Md. Police union endorses Bennett

April 14, 1994|By Robert Timberg | Robert Timberg,Sun Staff Writer

Turning its back on incumbent J. Joseph Curran Jr. and two other Democrats, Maryland's police union yesterday threw its support to a Republican, former federal prosecutor Richard D. Bennett, in the race for state attorney general.

Darryl A. Jones Sr., president of the 13,600-member Maryland State Fraternal Order of Police, said Mr. Bennett "is our sole candidate, regardless of what happens in the Democratic primary."

"Over the past decade, crime has continually risen, especially violent crime," Mr. Jones said at a news conference at Baltimore FOP headquarters in Hampden. "Not enough has been done to combat this horrendous problem and it is time for a change. That change will begin with Dick Bennett."

Mr. Bennett, who served for seven years as U.S. attorney for Maryland or as an assistant in the office, won the endorsement over a trio of Democrats -- Mr. Curran, a two-term incumbent and former lieutenant governor; ex-deputy attorney general Eleanor M. Carey; and Rockville lawyer Patrick J. Smith, who managed ex-Sen. Paul E. Tsongas' successful 1992 Maryland presidential primary campaign.

Seeking to become the first Republican elected attorney general in 75 years, Mr. Bennett portrayed the FOP endorsement as a momentous event in a campaign he began last spring upon his departure from the U.S. attorney's office.

"This endorsement is more important to me than any other I will receive," he said. "Today the police officers, the people on the beat, the guy on the street, have made me your candidate and I can promise you I don't intend to let you down."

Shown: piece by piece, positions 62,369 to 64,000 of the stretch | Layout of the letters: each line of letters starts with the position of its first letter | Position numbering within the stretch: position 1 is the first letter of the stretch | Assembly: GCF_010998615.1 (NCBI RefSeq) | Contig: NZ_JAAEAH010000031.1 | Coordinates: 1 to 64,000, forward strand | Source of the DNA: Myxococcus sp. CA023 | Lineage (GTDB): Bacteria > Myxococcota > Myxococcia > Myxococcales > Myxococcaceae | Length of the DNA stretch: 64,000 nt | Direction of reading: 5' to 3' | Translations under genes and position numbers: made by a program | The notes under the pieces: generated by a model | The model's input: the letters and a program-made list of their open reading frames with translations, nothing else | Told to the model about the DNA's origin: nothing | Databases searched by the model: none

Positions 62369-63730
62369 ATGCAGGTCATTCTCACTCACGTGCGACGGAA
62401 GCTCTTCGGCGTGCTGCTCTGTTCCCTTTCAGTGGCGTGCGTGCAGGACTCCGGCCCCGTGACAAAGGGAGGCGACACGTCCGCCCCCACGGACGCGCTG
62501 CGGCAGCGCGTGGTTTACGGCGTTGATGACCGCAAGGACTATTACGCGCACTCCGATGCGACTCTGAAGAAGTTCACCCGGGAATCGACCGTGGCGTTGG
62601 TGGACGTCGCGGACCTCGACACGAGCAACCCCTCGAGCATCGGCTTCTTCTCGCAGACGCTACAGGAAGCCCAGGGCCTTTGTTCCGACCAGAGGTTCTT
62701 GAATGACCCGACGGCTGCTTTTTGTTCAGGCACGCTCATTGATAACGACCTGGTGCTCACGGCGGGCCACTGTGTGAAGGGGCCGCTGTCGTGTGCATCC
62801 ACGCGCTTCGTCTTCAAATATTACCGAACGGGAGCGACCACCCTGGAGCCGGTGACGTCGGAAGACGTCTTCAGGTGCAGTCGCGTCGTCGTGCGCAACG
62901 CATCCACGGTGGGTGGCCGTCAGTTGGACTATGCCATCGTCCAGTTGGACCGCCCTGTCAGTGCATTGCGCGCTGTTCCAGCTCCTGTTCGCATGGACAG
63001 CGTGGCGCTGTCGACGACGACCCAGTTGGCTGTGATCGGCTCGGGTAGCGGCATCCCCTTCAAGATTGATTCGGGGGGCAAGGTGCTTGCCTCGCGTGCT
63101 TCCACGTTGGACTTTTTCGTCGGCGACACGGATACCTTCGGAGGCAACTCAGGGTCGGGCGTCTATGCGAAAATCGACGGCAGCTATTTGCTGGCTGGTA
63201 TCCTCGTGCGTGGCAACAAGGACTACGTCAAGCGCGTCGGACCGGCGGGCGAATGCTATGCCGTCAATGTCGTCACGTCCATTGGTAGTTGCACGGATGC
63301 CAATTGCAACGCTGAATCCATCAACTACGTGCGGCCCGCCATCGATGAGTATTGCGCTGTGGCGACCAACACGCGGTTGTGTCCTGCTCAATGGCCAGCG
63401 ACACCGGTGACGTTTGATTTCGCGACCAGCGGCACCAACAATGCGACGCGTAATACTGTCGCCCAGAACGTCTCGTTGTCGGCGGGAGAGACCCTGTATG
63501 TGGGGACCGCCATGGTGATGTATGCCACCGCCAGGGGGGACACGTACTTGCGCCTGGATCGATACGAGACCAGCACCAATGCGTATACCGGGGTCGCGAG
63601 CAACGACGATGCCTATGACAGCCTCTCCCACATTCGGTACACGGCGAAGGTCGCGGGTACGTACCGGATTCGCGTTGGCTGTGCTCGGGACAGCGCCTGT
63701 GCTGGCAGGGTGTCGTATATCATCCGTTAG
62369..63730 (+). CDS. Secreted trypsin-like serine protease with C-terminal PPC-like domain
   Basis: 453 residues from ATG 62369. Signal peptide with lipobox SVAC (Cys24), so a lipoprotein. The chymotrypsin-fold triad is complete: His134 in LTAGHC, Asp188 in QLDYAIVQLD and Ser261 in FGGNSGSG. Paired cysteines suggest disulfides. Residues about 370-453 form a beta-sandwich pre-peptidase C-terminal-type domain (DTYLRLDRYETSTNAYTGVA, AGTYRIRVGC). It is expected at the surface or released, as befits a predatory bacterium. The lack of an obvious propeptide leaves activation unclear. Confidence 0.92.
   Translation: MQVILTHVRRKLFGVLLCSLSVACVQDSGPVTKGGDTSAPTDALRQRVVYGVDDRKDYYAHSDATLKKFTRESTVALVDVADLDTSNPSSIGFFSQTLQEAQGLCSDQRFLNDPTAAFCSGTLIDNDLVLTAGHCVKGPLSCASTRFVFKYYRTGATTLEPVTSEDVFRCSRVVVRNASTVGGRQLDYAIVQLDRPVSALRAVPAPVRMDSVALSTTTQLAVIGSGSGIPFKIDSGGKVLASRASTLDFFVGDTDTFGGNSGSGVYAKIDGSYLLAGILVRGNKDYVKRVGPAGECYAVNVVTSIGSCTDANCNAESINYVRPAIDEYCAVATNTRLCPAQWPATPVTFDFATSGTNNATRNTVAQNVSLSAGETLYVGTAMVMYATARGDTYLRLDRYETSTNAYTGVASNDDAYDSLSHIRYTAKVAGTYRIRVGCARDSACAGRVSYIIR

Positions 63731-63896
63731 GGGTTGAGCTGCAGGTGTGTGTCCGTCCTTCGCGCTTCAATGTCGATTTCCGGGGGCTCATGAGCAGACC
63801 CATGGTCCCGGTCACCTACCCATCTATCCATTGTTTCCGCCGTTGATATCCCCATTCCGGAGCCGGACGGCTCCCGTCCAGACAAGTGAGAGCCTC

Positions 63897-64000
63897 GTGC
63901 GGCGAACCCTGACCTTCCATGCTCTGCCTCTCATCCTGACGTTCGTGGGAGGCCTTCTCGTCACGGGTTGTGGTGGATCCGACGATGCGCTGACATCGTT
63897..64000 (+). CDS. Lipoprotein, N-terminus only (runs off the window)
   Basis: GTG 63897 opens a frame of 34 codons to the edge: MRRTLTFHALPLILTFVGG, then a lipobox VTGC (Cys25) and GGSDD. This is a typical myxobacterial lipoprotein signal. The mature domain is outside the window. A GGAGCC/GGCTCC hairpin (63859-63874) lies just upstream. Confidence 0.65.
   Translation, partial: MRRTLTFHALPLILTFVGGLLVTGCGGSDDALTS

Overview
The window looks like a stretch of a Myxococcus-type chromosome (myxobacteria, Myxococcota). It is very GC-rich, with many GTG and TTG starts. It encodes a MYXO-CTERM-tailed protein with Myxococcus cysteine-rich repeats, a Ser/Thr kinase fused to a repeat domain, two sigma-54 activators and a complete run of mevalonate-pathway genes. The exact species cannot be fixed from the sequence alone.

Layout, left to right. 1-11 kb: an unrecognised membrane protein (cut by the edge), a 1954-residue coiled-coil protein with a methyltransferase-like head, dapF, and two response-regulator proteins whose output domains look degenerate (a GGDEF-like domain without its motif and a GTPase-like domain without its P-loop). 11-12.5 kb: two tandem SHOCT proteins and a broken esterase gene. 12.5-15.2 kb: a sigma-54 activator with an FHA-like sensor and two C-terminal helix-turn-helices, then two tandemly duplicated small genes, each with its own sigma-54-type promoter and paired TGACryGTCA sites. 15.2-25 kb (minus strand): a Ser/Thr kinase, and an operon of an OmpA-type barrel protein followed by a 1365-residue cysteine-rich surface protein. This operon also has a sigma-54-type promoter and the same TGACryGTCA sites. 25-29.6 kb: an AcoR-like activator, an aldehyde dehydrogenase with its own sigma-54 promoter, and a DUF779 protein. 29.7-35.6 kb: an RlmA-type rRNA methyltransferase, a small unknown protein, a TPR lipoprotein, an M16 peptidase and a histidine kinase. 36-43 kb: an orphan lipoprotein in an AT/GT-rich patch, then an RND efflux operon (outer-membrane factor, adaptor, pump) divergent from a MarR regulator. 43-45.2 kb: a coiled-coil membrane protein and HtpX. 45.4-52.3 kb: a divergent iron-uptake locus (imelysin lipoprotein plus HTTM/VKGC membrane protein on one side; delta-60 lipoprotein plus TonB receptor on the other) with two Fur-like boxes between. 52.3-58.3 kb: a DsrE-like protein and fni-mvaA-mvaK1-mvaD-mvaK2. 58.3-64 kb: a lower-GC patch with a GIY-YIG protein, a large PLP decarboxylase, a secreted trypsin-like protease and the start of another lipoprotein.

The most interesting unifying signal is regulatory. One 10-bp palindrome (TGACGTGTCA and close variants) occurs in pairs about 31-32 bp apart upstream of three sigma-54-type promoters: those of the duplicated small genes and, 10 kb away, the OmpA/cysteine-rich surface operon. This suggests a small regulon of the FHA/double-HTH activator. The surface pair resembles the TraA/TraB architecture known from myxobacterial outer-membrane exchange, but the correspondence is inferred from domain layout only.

Mr. Jones said that the FOP endorsement reflected an affirmation of Mr. Bennett, but disappointment in Mr. Curran's seven-year stewardship as well.

"We're concerned that we have a more aggressive attorney general and one that will be more supportive of the police throughout the state," he said.

Mr. Jones said the FOP board endorsed Mr. Bennett unanimously, in contrast to the 17-16 vote by which it backed Prince George's County Executive Parris N. Glendening over Lt. Gov. Melvin A. Steinberg for the Democratic gubernatorial nomination. That endorsement was announced Tuesday.

Robin Pressman, Mr. Curran's campaign manager, reacted to the Bennett endorsement by speculating that some FOP officials objected to the attorney general's support for efforts to retry Baltimore police Officer Edward T. Gorwell II on manslaughter charges.

Officer Gorwell was accused of shooting and killing a 14-year-old unarmed boy as he ran from a stolen car with a group of other teen-agers. The case ended in a mistrial after a juror was disqualified for failing to appear for deliberations.

A judge has since ruled that Officer Gorwell cannot be retried. An appeal to overturn that ruling has been filed. Mr. Bennett said yesterday that he agrees with the decision not to try Officer Gorwell again.

"Joe has made some hard decisions and taken some tough stands," said Ms. Pressman.

Ms. Carey said the FOP was right in saying Mr. Curran had not been aggressive enough in the fight against crime, but neither had Mr. Bennett. Crime rose steadily during the seven years he was in the federal prosecutor's office, either as the boss or an assistant, she said.

She further noted that she has the endorsements of former U.S. attorney general Benjamin R. Civiletti and her old boss, ex-attorney general Stephen H. Sachs, and expects the backing of other people and organizations in the law enforcement community.

Mr. Smith could not be reached for comment.

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